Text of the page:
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In ensemble learning, we average the predictions of multiple base learners (e.g. SVM + ANN + Linear regression). Instead of taking the mean of the individual base models' predictions, can lasso be used somehow to intelligently weight the individual predictions, in other words, decide that the ensemble prediction should be 45% SVM, 40% ANN and 15% linear regression? Lasso is normally used for feature selection, but isn't applying it for model selection also a technique? Source papers would be nice.

and if not lasso, how about using an optimization algorithm like particle swarm to intelligently weight the base learners' predictions instead?

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LASSO is indeed used for computing weights of forecast combinations; see Diebold & Shin (2019). The twist is that forecast weights are shrunk towards $1/k$ (where $k$ is the number of forecasts being averaged) rather than $0$ as LASSO normally would.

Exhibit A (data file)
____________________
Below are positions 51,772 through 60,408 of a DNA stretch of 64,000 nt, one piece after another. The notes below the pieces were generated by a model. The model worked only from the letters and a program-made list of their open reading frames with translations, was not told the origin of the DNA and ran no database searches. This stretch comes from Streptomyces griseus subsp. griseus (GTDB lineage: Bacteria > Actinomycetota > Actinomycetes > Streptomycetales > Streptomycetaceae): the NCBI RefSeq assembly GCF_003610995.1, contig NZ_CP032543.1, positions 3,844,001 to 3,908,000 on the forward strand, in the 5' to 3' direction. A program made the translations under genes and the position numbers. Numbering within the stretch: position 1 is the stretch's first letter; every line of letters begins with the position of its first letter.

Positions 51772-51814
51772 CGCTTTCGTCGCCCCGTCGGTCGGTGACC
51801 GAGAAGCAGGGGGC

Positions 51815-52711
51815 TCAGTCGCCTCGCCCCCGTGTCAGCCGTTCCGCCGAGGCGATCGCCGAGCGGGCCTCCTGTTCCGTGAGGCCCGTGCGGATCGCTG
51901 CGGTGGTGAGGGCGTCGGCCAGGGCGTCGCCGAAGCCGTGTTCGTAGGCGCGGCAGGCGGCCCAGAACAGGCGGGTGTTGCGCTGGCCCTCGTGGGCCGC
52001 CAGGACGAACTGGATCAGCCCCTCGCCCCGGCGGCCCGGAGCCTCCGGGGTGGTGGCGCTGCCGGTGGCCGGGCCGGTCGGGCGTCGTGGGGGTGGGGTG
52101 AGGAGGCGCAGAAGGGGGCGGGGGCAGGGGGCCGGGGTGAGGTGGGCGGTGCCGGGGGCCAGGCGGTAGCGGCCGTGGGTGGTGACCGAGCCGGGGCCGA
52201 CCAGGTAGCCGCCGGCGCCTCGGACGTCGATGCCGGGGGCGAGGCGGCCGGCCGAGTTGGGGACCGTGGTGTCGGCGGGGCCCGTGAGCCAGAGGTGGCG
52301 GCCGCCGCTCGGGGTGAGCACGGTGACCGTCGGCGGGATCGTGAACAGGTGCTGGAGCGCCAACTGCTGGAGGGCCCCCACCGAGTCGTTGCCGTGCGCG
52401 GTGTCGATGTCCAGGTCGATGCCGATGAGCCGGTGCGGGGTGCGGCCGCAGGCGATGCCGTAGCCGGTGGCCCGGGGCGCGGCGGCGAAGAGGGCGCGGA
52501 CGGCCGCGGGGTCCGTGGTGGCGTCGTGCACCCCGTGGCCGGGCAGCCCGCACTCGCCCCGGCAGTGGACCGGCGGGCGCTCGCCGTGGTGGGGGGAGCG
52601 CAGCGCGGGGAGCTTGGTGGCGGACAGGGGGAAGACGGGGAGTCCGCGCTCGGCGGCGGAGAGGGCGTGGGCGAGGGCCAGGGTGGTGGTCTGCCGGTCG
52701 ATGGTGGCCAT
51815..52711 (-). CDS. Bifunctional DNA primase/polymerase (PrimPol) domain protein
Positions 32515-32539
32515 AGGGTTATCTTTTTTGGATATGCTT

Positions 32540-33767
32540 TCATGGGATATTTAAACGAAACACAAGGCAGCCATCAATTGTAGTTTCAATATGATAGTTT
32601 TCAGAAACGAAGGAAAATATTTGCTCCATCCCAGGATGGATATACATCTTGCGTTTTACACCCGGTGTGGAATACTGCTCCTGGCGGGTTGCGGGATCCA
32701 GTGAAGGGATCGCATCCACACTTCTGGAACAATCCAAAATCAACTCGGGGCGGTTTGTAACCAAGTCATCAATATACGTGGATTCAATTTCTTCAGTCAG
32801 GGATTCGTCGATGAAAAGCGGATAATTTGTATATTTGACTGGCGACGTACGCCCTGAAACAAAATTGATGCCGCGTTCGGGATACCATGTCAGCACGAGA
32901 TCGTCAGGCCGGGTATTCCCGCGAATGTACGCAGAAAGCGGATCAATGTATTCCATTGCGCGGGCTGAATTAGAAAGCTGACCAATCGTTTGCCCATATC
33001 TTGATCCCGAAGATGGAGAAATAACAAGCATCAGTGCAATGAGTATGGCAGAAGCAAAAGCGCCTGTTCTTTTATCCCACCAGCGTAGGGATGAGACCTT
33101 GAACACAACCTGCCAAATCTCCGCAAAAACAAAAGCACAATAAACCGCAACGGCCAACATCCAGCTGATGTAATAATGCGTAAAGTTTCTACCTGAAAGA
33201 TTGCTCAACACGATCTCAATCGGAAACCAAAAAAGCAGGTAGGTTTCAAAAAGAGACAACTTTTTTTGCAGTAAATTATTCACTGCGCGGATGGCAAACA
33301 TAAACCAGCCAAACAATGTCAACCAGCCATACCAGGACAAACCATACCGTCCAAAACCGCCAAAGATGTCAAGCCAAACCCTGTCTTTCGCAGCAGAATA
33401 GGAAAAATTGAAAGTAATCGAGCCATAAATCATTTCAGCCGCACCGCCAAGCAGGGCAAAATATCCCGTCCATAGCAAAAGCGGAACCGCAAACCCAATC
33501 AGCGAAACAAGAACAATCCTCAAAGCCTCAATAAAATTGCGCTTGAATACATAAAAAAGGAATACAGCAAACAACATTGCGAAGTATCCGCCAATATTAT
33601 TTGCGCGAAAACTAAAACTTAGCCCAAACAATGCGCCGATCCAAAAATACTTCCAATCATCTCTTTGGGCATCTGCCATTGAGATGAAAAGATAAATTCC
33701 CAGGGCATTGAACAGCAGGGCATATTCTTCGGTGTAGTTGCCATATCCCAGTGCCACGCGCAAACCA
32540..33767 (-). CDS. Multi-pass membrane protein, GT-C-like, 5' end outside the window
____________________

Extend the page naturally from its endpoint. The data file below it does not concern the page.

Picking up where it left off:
The rationale for shrinking the combination weights towards $1/k$ is the empirical fact that equally-weighted forecast combinations tend to outperform unequally-weighted forecast combinations, known as the forecast combination puzzle. The reason behind the latter is estimation imprecision (due to high variance of estimators) of theoretically optimal weights; see Claeskens et al. (2016) or Diebold (2017) Chapter 12, among other studies. LASSO allows reducing estimation variance at a cost of increasing bias. As long as the variance reduction is greater than the increase in the square of the bias (which it typically is for suitably selected penalization intensity), the mean squared error is reduced (hint: bias-variance decomposition and trade-off).

References

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There is also the concept of Stacked Regression. Given a set of predictions $v$ from different models, you can apply constrained least squares in order to find a weighted average combination that minimizes prediction error. It can be formulated as: $min \sum_n(y_{i}-\sum_ka_kv_{kn})^2, s.t. a_k\geq0, \sum a_k=1$. The paper also provides a theoretical discussion on why constraint least squares outperforms ridge regression, although it would not make a huge difference to apply unconstrained least squares.

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